NRC EDO leaves for senior position at IAEA

September 13, 2021, 12:00PMNuclear News

Doane

Margaret Doane, the first female executive director for operations at the Nuclear Regulatory Commission, will depart the agency on October 8 to take the position of deputy director general for management at the International Atomic Energy Agency, the NRC announced this morning.

Doane, who has been the NRC’s EDO since July 2018, began her career at the agency in 1991 as a special assistant in the Office of the Secretary. Her senior leadership roles have included serving as an attorney in the Office of Commission Appellate Adjudication, chief of staff for former commissioner Jeffrey Merrifield, and NRC general counsel—a position she held from 2012 to 2018. Doane has international experience as well, having served in the Office of International Programs, both as deputy director and director.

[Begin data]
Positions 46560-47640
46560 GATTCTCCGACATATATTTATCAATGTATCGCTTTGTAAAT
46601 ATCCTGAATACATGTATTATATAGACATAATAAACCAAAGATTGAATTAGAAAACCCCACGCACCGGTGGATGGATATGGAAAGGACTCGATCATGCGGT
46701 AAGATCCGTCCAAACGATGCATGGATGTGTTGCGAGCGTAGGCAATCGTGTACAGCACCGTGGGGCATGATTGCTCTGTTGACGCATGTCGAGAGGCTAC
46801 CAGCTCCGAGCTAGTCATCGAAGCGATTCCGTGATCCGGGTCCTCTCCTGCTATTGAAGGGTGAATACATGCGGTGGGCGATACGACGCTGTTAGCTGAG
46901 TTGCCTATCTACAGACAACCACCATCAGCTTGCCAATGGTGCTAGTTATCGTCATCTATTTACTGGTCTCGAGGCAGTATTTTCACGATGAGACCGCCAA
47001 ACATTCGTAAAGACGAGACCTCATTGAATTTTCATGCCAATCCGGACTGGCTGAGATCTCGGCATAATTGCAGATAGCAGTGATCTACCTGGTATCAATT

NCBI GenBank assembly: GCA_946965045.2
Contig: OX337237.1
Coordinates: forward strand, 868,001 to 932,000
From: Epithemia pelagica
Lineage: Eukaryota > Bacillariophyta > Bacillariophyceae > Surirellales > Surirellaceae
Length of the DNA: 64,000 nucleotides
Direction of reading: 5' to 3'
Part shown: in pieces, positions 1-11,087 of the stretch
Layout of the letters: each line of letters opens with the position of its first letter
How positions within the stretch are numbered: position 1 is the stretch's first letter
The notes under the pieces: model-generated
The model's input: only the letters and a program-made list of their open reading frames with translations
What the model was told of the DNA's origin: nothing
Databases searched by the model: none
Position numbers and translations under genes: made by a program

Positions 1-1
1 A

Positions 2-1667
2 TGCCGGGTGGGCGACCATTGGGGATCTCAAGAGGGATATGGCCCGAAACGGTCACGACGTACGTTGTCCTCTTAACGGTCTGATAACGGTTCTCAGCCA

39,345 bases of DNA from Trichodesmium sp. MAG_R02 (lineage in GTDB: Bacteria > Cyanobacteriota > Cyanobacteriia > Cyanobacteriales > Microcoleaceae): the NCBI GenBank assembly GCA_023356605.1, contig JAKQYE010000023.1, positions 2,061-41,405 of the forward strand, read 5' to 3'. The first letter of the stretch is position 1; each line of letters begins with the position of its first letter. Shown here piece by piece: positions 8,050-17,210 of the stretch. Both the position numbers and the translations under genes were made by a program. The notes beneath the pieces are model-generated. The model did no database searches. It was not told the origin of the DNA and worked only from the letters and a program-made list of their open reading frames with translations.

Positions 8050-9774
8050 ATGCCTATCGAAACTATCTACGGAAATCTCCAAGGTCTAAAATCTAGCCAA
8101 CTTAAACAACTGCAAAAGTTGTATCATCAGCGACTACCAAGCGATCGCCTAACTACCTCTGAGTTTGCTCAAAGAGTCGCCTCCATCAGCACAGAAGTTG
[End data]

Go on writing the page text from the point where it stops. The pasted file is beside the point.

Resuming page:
Group calls for NRC licensing fee reform to spur advanced nuclear

May 20, 2021, 2:59PMNuclear News

The Nuclear Innovation Alliance (NIA) yesterday released a report, Unlocking Advanced Nuclear Innovation: The Role of Fee Reform and Public Investment, arguing that a reform of the Nuclear Regulatory Commission’s user-fee model for new license applicants, combined with more funding for advanced reactor licensing and regulatory infrastructure, will unlock innovation and support U.S. leadership in advanced nuclear energy.

The 38-page report asserts that as currently structured, the NRC’s fee model inhibits carbon-free advanced nuclear innovation in two primary ways: First, it limits the agency’s resources, flexibility, and efficiency; and second, the open-ended costs associated with paying fees impose barriers to new entrants.

Wanted: A regulatory framework for commercial fusion energy

February 5, 2021, 3:00PMNuclear NewsJeffrey Merrifiel, Peter Lyons

Fusion devices have yet to sustain a burning plasma and produce usable energy, so it should come as no surprise that there is not yet a framework for regulating commercial fusion energy.

Fusion and fission are two very different ways to release nuclear energy. But how different could their regulation be? There are many possible answers to two central questions: Who will regulate commercial fusion (in the United States, that authority could reside with the Nuclear Regulatory Commission or an Agreement State operating under NRC oversight), and what aspects of a fusion plant will they regulate?